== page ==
Seaweek 2015: Look Beneath the Surface

The University of Otago Centre for Science Communication and Otago Museum present five student documentaries showcasing science, conservation and love of the sea. Kendall Gadomski and Kate Sparks, international PhD candidates at the University's New Zealand Marine Studies Centre, will introduce the films. 

All films are approximately 25 minutes long. Free popcorn. 

Gold coin donations to the Yellow-eyed Penguin Trust gratefully accepted.

Longfin – Lindsey Davidson and Melissa Salpietra 

This film shines a spotlight on the little-known life of the endemic and intriguing New Zealand freshwater eel. From its beginnings in the dark corners of the ocean to its transition into the river, Longfin follows the eel's journey through a changing land as it encounters dangers its ancestors never faced.

Mad Mac and the Ugly Flat Landsnail – Bill Morris and Kate Bradbury 

Don McIntosh, aka Mad Mac, has always been an adventurer. As a paua diver, he is determined that these flat ugly snails will still be around for his children to harvest.

Secrets of the Sevengills – Michael Mauntler 

Sevengill sharks inhabit Otago Harbour at the heart of Dunedin. Surprisingly little is known about these large, predatory sharks.  The slow pacing of the film allows audiences to revel in the efforts of scientists and the community to better understand the lives and unique behaviours of these fascinating animals.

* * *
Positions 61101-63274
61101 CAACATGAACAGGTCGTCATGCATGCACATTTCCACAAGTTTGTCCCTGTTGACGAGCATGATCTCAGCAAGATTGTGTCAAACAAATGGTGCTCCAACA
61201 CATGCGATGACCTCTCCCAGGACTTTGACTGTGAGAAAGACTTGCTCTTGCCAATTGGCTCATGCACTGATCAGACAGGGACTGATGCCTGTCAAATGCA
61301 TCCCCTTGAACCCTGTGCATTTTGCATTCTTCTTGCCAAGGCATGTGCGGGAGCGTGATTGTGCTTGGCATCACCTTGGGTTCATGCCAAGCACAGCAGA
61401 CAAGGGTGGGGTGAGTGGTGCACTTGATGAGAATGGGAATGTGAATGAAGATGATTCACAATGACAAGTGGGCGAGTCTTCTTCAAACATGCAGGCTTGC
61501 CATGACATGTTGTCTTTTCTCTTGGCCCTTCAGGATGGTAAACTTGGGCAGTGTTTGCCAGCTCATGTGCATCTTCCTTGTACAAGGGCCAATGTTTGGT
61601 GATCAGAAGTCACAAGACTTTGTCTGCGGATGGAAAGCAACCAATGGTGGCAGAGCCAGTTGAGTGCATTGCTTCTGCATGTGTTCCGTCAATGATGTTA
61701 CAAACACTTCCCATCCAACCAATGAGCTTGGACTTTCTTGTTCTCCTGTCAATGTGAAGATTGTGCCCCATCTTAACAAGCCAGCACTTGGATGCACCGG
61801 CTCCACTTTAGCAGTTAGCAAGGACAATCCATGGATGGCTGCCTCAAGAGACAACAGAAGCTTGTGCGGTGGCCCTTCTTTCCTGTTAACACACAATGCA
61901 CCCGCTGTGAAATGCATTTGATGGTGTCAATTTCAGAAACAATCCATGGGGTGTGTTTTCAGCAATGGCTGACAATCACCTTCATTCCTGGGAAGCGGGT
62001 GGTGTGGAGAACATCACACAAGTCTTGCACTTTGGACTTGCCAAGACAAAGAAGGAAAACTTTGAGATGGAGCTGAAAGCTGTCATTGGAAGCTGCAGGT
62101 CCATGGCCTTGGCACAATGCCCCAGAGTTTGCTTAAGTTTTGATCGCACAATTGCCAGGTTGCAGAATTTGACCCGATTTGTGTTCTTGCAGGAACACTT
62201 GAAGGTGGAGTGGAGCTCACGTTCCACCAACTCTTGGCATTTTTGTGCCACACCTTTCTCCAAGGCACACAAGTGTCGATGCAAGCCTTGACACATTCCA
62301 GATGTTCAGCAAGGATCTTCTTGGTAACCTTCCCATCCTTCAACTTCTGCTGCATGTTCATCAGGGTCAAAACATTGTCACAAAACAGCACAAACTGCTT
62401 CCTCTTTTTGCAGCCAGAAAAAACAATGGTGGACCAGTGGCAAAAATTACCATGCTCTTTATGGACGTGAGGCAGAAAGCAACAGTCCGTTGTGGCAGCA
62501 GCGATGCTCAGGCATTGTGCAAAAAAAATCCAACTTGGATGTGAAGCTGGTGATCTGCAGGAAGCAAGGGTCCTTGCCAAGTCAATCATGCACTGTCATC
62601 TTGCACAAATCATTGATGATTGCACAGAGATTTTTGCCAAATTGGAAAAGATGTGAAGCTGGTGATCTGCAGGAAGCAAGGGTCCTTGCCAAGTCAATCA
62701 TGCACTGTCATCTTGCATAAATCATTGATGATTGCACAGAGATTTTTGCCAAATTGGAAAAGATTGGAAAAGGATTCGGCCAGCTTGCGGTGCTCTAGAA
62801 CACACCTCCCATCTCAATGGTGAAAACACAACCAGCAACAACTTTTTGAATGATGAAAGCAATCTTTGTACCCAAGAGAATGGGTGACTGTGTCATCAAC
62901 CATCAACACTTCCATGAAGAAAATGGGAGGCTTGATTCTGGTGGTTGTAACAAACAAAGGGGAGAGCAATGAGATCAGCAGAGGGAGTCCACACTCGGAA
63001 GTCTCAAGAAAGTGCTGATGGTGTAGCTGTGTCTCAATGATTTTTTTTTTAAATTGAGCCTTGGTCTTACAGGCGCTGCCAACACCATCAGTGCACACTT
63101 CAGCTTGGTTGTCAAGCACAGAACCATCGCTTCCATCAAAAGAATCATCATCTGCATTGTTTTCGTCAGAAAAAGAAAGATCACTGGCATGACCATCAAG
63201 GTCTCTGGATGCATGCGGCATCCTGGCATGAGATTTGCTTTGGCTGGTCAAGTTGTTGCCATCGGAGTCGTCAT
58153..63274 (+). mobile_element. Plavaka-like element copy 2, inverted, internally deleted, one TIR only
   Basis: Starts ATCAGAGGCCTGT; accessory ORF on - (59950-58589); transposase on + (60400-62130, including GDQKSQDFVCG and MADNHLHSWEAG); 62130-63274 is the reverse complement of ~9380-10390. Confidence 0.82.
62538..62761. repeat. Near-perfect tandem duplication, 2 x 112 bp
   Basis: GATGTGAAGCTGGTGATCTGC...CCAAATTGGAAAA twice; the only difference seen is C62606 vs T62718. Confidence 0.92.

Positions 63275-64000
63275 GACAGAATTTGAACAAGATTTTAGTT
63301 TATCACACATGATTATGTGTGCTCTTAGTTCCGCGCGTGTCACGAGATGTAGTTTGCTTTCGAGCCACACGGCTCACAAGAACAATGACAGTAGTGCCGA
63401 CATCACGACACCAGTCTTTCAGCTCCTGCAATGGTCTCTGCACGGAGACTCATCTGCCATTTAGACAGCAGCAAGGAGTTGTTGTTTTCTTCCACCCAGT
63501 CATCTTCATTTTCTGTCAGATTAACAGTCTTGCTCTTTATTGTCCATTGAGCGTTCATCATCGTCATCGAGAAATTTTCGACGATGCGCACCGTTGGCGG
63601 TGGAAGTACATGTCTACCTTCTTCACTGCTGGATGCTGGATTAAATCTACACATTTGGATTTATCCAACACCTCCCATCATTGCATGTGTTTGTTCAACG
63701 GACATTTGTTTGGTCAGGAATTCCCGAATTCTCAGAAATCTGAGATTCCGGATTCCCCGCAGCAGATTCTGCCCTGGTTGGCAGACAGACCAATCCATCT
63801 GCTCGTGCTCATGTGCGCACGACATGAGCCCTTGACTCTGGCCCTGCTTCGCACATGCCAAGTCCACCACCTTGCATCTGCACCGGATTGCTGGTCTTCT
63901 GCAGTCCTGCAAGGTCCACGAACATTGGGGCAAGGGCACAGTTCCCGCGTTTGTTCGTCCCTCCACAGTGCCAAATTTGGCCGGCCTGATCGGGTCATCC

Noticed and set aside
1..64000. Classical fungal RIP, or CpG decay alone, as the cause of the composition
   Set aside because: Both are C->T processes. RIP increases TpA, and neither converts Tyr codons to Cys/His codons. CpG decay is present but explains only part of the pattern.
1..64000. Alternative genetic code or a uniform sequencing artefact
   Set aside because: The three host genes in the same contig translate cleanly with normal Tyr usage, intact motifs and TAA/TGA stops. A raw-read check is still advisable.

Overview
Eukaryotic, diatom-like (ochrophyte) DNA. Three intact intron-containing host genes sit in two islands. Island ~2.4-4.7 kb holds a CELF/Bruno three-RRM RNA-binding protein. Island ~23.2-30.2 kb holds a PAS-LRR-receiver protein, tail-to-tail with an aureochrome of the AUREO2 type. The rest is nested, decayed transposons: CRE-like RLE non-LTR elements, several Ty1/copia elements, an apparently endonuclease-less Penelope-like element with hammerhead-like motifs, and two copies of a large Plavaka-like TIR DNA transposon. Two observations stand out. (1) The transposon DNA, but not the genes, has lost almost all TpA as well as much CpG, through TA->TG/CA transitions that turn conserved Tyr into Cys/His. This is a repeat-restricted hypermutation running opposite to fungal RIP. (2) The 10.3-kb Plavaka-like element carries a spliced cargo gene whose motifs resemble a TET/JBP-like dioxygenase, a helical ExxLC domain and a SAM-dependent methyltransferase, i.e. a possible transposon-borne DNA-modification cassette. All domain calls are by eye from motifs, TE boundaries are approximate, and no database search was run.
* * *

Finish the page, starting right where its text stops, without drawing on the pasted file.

Albatrocity – Iain Frengley and Edward Saltau 

New Zealand filmmakers Iain Frengley and Edward Saltau trace the story of the albatross, immersing the viewer in the beauty, majesty and vulnerability of these birds as viewed through the dramatic prism of Coleridge’s famous poem The Rime of the Ancient Mariner. Using innovative visual effects and remarkable oceanic and onshore footage, the film distils a vast collection of natural history, harsh reality and folklore into a well-paced viewing experience.

Becoming Giants: Seaweed, Scientists and Survival – Kyle Swann

Giant kelp, the ocean's largest plant, exist along the coasts of New Zealand’s South Island. Vast forests of these giants go unseen by many, but for Matt and Tiff – two grad students aiming to become the next generation of marine scientists – diving in the kelp is just another day in the office. To reach their goal they must discover how this giant seaweed survives, but in their quest to uncover the kelp’s strategies, their own survival will be tested.


NZAEE Seaweek logo small Science Communication

Free, 5.30pm, Friday 6 March, Hutton Theatre

Discovery World Science Show

Insects have been on Earth for millions of years and survived major global extinctions. Discover the past, present and future of bugs as you unearth their amazing abilities and find out what makes them essential for life on our planet.

Free with your Discovery World Tropical Forest admission
11.30am and 3pm, every day from Saturday 20 December to Sunday 8 February
Discovery World Theatre

New this year, celebrate the natural world by capturing a video of wildlife in action. Take unique shots of animals or plants, highlight environmental issues or the spirit of conservation and enter your best still or moving images in the Otago Wildlife Photography Competition to be in to win great prizes from Jonathan’s Photo Warehouse.

Developed in partnership with Jonathan’s Photo Warehouse. 

Competition open 30 March–11 May to all amateur photographers and videographers resident in Otago.